19 Jun 2015

An Introduction to Yunnan Province

Yunnan province enjoys fame as the kingdom of mountains, the hometown of rivers, and is a treasure bowl of plant genes. There are more than 18,000 species of higher plants (including 2,500 ornamental, 6,100 herbs, and over 60 spiceberries), 1,700 types of vertebrates and more than 10,000 kinds of insects. Han people and about another 26 minorities, including Yi, Bai, Zhuang, Miao, Dai, and Hui, with a total population of 43.33 million in 2014, live harmoniously in Yunnan.

Geographic location and landscapes
Situated in China’s southwestern border region, the province is contiguous with Guangxi and Guizhou provinces to the east; towering mountains in the northwest adjoin the border of Tibet; to the north is the most populous Sichuan province; to its south, southwest and west parts are Vietnam, Laos, and Burma, respectively. The territory is 394,000 sq. km. The geographical features in the province are diverse and spectacular. The terrain slopes sharp down from the northwest to the southwest. The highest point of this highland reaches the 6,740 m Kagebo Peak in the snowy Meili Mt. on the Yunnan-Tibet border, while the lowest point is 76.4 m along the Sino-Vietnam border. The Nujiang River (called the Mekong in Laos and Vietnam) and the Jinshajiang River (the upper reaches of the Yangtze River) flow under snow-capped peaks where the Zhujiang River and Red River are also originated from. The major landforms in Yunnan are mountains (84%), highlands (10%), small basins and valleys (6%).

Yunnan province crosses several climatic zones from temperate, north subtropical to tropical zones. it enjoys rich solar radiation, adequate rainfall and tremendous fresh water resources. The annual precipitation is around 1100 mm in most regions and more than 1600 mm in the southern parts. The rainy season is from June to August during which period the precipitation accounts for 60% of the year's total. The dry season spans from November to April during which period the precipitation only accounts for 10-20% of the year's total.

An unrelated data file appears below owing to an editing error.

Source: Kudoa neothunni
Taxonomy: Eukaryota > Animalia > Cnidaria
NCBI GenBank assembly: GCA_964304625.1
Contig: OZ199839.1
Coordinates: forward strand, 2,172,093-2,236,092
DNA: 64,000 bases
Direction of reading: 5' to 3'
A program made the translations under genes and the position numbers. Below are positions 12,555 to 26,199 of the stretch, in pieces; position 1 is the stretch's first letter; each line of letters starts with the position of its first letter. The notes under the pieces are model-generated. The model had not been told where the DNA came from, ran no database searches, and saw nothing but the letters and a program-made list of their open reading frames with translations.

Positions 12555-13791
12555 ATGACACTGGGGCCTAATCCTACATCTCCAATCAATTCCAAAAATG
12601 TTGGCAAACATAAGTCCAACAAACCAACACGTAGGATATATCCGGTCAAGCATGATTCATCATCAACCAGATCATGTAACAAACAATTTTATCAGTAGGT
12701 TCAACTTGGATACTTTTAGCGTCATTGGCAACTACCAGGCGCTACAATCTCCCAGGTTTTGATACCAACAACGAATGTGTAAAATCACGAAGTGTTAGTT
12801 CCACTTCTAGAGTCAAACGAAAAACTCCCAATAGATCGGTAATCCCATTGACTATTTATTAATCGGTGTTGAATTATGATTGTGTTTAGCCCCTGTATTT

Soils and Agriculture
The major soil types in Yunnan are red soil, paddy soil, purple soil, Lateritic red soil, laterite and some dry laterite soil. More than 70% of the farmlands has low to medium crop yields, subject to sloping lands and rain-fed lands or those with shallow plow layers. Except the fields grown tobacco, vegetable and flowers, most of the cropping lands are K and P deficient, especially for grains.
In 2011, the sowing area for agricultural crops was 8.041 million ha. The common crops are rice, corn, wheat, barley, broad bean, pea, soybean, potato, tobacco, tea, sugarcane, flowers, vegetables, fruits (pineapple, banana, pear, mango), rubber trees, etc. The major cropping systems are rice-broad bean, rice-wheat or barley, corn/tobacco-wheat or barley, corn/tobacco - peas.

Fertilizer consumption
In 2011 the total fertilization consumption in Yunnan was 2,005,000 t (of nutrient) with an application rate of 249 kg/ha of sowing area. Of the fertilizers consumed, there were 1,032,000 t of N, 296,000 t of P2O5, 198,000 t of K2O, and 478,000 t of compound fertilizers. This gives a N: P2O5: K2O:compound fertilizer ratio of 1:0.29: 0.19:0.46, indicating very low K consumption. If subtracting the K fertilizers from those used for tobacco, vegetables and flowers, the amount left for grain crops is very little. Thus, it is crucial to promote balanced fertilization with adequate K fertilizers in agriculture in future.

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